We called it the Rust Belt Honeymoon Road Trip. The hope was that the humour of the name would blunt the incomprehension of our plans. That never worked. People didn’t even pretend to understand what we were talking about.
Who would spend their honeymoon in Pittsburgh? Or Cleveland or Detroit? Who would use their honeymoon to visit all of them in succession? The only one who got it was the grown son of my new wife, Mary Kate. He worked as a mover and had visited some of the cities. “I like that,” he said. “That’s cool.”
Those places do possess character and cool, but it’s a stealth cool, hidden under decades of use. My wife and I like old things — old buildings, hotels, restaurants, bars. All of these can be found in Rust Belt cities, the kind that have been knocked about by fate and fickle commerce enough that they’ve hung on to their traditions by default. (We’ve had ample time to develop these preferences; we didn’t marry until our mid-50s.)
We had been impressed with brief stays in Rochester, New York, and Buffalo, New York, two one-time commercial colossuses. Both had handsome architecture and grand avenues. We felt certain that Toledo, Ohio, and Cincinnati and Indianapolis would hold similar charm. The idea of sun-kissed beaches of dazzling beauty and monotonous uniformity left us limp with ennui. A rust belt honeymoon was the ticket.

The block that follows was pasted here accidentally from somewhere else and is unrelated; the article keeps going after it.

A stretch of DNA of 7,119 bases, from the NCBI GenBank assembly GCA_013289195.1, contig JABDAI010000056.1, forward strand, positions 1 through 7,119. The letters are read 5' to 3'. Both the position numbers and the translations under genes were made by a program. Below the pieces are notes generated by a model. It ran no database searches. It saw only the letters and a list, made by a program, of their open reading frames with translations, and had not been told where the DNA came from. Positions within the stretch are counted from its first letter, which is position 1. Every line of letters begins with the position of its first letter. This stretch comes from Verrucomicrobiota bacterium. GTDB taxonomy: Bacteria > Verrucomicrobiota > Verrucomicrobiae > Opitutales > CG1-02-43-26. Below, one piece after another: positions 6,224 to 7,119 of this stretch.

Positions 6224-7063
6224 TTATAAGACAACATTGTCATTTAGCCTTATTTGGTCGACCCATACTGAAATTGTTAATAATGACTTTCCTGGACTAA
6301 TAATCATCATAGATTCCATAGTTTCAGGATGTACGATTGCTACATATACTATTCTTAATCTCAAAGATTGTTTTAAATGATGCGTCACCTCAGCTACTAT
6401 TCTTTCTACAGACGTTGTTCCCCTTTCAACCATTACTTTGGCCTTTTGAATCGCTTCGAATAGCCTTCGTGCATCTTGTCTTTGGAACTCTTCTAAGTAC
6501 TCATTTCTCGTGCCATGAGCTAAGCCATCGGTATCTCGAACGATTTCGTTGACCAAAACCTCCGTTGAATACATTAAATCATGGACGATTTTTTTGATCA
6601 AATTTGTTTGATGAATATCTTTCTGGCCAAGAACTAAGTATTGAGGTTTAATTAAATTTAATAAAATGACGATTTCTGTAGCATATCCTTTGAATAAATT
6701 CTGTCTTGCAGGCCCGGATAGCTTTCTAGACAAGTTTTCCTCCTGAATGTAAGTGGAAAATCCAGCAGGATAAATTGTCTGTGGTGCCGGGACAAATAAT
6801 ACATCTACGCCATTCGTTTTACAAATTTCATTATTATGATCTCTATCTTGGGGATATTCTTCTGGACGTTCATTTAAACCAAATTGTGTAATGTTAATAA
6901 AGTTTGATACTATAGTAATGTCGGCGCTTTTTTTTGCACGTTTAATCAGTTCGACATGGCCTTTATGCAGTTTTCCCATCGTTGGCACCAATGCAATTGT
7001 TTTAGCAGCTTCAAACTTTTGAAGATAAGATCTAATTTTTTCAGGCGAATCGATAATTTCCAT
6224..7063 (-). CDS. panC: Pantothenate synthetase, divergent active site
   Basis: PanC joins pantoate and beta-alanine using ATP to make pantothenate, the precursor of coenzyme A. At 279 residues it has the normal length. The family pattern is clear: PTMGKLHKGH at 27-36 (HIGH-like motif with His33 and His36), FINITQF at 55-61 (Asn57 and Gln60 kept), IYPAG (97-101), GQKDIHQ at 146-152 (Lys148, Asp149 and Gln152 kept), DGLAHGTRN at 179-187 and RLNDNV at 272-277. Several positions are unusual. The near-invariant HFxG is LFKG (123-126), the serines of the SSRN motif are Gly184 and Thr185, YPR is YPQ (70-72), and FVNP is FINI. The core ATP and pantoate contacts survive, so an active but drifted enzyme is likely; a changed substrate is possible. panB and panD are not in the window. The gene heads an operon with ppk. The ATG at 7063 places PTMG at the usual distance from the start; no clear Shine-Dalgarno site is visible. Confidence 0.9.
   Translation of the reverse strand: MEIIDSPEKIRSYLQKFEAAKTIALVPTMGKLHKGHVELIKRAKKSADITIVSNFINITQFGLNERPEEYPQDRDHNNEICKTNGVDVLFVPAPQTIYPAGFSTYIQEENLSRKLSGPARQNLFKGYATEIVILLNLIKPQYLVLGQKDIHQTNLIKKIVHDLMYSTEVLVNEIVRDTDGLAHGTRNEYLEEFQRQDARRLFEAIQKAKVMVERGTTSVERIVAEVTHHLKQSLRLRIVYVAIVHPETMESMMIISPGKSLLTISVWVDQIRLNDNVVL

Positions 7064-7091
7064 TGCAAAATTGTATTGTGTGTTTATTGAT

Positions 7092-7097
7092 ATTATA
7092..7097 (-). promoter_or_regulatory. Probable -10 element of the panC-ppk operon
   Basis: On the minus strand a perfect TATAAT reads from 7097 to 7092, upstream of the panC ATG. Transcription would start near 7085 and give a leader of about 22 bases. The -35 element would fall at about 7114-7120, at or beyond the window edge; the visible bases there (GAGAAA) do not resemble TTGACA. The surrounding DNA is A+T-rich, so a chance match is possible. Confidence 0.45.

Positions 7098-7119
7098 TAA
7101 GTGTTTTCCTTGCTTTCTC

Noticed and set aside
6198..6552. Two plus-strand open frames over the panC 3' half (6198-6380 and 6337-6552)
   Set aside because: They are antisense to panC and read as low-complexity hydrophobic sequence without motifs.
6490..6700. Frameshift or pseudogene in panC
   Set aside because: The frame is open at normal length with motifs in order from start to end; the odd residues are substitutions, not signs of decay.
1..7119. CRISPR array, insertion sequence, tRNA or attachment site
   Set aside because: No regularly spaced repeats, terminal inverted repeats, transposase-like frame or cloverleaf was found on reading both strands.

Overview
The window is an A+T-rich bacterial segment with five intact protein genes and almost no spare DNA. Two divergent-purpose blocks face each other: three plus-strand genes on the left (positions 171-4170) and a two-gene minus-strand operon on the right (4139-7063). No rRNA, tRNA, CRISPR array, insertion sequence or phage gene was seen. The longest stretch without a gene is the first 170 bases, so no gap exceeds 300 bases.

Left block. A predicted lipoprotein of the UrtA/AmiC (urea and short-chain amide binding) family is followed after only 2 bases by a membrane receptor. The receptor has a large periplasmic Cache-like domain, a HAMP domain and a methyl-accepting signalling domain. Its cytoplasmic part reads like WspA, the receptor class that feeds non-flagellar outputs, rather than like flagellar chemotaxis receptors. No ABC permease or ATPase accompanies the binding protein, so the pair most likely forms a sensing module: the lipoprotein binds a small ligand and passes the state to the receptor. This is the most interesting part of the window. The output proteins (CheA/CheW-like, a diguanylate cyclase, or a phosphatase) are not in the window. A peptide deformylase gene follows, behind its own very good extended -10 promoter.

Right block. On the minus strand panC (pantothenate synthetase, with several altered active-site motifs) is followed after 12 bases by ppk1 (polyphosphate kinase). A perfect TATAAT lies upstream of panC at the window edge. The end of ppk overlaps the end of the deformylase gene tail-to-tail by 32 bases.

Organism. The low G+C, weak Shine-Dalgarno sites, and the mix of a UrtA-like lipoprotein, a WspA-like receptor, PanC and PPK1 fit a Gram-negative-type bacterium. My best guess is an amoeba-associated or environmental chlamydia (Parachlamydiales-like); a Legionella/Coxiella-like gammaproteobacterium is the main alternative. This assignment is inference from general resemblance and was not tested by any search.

We began in Binghamton, New York, home of IBM and Rod Serling, near the border of Pennsylvania. We stopped mainly because my almost-grown son attends SUNY Binghamton. The three of us dined at Oaks Inn, a time-capsule of a red-sauce joint that felt straight out of a Scorsese film. Soft light, large Martinis, and lamb spiedies, a local specialty of marinated meat cubes cooked over charcoal.
Signs on the road to Rochester indicated that Mark Twain, the bard of the Mississippi, was buried, improbably, in Elmira, New York. So we pulled off the highway and visited him.
We hit Rochester and toured the Susan B. Anthony house. In Buffalo, we had lunch at the Anchor Bar, home of Buffalo wings, and followed the bartender’s directions to the cemetery where Rick James (author of “Super Freak”) was buried.
But by the time we got to Niagara Falls, we knew the jig was up. The streets were as empty as had been the highways leading up to them. We started our honeymoon March 13: supremely bad timing. As the coronavirus spread, America closed up. We knew we had to head back home.
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